- Unique Selling Points can make you stand out of the general ‘wash’ of candidates but ONLY if the interviewer cares about them. So only play on them if the interviewer values them and/or is interested
- Every interviewer has power of veto and panel interviews are the worst – panel interviews are the worst in terms of power dynamics and, often, the worst bet in terms of your time/effort unless it’s a single interview yes/no round. You better be power-aware to handle these.
6 Mindsets for Successful Job Hunting
Mindsets are the foundations of your behavior and precede the techniques:
- I’m an outstanding professional
- I bring lots of value to any organization I join
- They’re lucky to get me (not out of any conceit or empty self-talk, but as a natural consequence of #1 and #2)
- I need to find out if they’re good so we can have a solid win-win Given the value I bring, I’ll need to find out if it’s a good place for me so we can have a good win-win
And at an even higher level of personal self-development:
5. Adopt a learner mindset
The key reason people are so scared of the job-hunt is ‘ego protection’.
Such as, they take the rejections personally and each rejection damages their self-worth.
Here are some of key mindsets that can help turn the job-hunt from a bad run at the Casino to a survivable process that will make you ever stronger.
If you apply boundless curiosity and try and use every interview to get a bit better the ride improves and you may even enjoy the scenery.
To start becoming a learner, start seeing every interview as an experiment. You prepare, do your best, analyze the results, and then tweak and improve..
6. Self-amuse and love the game
This is a cliché so take it with a grain of salt and see if it works for you -but it works for me-.
Self-amusement and love for the game is all about taking things less seriously.
Interviewing, like many activities in life, is a poker game and it can be fun.
You can also use this attitude for the time-wasters.
For example, you can adopt that observer stance where it moves from ‘I can’t believe they asked me that!’ to ‘wow those guys were real clowns thank god I won’t be working for them’.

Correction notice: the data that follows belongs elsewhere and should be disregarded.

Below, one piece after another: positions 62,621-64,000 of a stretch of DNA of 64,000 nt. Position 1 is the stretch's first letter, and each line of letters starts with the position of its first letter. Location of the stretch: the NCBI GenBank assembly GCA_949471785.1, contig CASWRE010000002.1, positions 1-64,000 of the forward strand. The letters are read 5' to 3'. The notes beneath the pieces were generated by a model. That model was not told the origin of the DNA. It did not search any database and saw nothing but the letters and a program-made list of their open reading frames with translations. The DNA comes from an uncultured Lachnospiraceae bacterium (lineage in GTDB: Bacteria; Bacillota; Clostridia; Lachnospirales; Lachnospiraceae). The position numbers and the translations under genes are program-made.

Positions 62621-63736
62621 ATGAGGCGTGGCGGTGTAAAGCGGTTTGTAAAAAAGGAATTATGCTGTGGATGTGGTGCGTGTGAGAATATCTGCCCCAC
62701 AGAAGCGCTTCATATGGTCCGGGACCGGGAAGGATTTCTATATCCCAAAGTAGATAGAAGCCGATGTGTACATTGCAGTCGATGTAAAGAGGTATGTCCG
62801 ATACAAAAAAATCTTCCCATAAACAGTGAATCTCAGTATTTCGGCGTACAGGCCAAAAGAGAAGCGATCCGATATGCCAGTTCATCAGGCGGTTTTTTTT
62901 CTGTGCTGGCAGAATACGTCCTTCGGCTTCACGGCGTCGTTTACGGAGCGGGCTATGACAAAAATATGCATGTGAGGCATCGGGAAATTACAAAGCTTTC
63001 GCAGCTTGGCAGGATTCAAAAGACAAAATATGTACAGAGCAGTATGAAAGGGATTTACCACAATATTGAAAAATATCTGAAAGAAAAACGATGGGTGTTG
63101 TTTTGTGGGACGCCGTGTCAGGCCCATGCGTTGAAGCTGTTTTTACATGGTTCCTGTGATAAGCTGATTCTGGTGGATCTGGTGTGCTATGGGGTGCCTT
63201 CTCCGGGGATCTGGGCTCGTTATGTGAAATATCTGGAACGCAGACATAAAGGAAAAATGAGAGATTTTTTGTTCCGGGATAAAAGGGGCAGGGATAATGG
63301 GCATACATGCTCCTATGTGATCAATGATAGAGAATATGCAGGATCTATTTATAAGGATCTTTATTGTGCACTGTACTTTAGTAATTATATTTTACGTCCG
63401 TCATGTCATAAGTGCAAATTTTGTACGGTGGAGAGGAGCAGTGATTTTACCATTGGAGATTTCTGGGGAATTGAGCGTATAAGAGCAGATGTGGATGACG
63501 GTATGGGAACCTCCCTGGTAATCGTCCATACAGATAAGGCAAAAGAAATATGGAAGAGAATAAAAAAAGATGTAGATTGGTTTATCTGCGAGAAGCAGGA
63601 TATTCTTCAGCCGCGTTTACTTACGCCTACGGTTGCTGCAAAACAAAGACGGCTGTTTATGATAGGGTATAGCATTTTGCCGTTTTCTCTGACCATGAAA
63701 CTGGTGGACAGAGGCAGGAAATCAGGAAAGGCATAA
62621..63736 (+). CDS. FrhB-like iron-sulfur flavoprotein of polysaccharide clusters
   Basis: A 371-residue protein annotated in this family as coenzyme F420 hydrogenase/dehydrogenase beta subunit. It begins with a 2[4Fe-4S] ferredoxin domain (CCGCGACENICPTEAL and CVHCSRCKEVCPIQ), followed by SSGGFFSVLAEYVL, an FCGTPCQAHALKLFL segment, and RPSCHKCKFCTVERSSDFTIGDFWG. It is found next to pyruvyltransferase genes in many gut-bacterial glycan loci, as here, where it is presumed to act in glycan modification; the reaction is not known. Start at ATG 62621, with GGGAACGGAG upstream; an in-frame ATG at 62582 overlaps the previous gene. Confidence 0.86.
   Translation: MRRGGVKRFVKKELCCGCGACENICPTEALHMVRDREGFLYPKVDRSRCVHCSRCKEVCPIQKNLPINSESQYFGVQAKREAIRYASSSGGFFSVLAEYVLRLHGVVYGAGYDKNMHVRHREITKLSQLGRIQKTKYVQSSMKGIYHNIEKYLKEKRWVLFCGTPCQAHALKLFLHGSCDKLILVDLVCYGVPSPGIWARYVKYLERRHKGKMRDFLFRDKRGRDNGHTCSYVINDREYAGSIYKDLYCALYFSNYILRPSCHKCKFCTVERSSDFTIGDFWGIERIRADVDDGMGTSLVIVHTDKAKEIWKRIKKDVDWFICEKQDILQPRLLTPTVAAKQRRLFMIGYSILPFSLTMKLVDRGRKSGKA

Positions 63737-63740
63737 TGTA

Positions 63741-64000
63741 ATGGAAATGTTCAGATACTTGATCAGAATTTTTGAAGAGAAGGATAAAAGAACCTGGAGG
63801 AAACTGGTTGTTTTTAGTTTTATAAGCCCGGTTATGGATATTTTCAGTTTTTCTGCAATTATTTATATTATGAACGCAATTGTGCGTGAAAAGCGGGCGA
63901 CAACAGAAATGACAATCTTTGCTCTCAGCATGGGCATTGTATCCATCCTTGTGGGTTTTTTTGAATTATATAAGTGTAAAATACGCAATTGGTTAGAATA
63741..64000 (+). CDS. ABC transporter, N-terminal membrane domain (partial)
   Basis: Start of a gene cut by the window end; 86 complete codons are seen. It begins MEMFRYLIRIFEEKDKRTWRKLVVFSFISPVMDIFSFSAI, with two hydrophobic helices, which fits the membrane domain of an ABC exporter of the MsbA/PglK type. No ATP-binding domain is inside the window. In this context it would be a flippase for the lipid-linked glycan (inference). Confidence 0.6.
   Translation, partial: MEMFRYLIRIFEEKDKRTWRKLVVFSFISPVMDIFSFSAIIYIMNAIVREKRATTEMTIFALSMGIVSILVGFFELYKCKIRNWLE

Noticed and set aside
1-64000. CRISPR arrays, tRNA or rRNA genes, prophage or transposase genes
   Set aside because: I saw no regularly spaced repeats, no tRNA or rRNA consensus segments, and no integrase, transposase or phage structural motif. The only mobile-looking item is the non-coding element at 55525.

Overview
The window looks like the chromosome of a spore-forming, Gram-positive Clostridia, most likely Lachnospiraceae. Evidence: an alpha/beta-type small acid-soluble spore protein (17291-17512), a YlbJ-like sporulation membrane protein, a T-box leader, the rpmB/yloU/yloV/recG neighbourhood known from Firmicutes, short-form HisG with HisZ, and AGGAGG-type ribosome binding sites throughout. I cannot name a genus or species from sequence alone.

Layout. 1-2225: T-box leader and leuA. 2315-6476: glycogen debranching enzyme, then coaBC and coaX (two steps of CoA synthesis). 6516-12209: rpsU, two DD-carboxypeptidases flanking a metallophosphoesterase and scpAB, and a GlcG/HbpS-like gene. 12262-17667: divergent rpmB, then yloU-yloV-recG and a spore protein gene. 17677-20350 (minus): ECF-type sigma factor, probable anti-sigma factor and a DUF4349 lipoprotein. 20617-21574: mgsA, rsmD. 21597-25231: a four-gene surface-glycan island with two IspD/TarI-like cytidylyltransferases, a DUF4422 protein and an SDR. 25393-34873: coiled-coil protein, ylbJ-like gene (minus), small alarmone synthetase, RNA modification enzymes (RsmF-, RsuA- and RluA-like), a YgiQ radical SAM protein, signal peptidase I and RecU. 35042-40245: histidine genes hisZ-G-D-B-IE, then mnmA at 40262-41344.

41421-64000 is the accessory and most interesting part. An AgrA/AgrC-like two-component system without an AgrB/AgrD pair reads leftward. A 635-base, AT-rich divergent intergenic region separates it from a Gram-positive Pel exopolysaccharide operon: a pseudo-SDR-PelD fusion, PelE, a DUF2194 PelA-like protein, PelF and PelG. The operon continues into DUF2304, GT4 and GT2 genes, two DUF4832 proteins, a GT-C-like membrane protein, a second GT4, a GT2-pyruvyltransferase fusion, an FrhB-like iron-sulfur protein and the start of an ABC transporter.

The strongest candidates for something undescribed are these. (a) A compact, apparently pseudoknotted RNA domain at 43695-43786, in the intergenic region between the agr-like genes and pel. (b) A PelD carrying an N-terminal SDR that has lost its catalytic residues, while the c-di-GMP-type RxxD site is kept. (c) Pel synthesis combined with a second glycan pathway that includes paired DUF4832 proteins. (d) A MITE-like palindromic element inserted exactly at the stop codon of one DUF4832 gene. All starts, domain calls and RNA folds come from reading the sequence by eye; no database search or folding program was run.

If you can do that, then you will easily walk off the bad interviews and rejections and shout ‘next’ with drive and enthusiasm.
7. If it’s tough, accept and embrace the suck
Here’s the truth:
If you are currently lower job market value it’s not going to be a walk in the park, with sirens trying to lure you in from all directions.
And that’s a euphemism to say that it’s going to be challenging.
No online guide is going to change that and any guru selling easy solutions is doing what all scammers do: selling pipe dreams and preying on the weak.
But that “weak” is only in the mindset.
People who can accept whatever situation they’re in while keeping an emotional even keel are the strongest.
So a much better approach is to accept the realities of whatever challenging situation you’re in as simply part of life.
And being cool with that initial “suck” period is the best starting mental point.
Once you can accept how things are and be cool with that, then you can focus on strategies and techniques while remaining confident and high self-esteem, despite any setback that may occur. That’s already half the battle.
A good strategy for less-in-demand job seekers is to target smaller organizations, non-profits, or reframe your situation to go for what you truly love instead of salary or status.
Read more here:
Finally, this is an in-between a mindset, an approach to interviewing:
Bonus: Prioritize Based on Your #1 Priority and Time-box
My Father had some sound advice – ‘follow the money’.
Money is an excellent proxy for the value an organization is placing on the role.
So my prioritization is simple: if best money and job are not a hot mess, then accept the highest offer.
Using the technique of ‘working back from the end’ then I prioritize applications to industries and specializations that I know pay best.
You may have different criteria, e.g. work-life balance.
Decide what’s your #1 priority and then plan the work and work the plan.
6 Pro-Level Interviewing Tips
And now let’s get to some advanced power tips:
1. Keep answers concise then ask them if that has answered it for them
You are sneakily cementing those frames that you HAVE answered and they ARE comfortable.
2. End with a catchphrase
What I do is to summarize my answer, and then end with a catchphrase such as “nobody s above the team”. “You can’t communicate too much”, etc. That way you give the ‘honour the process’ vibe HR loves while keeping it real and giving solid anchor points that your audience will remember after you walk out.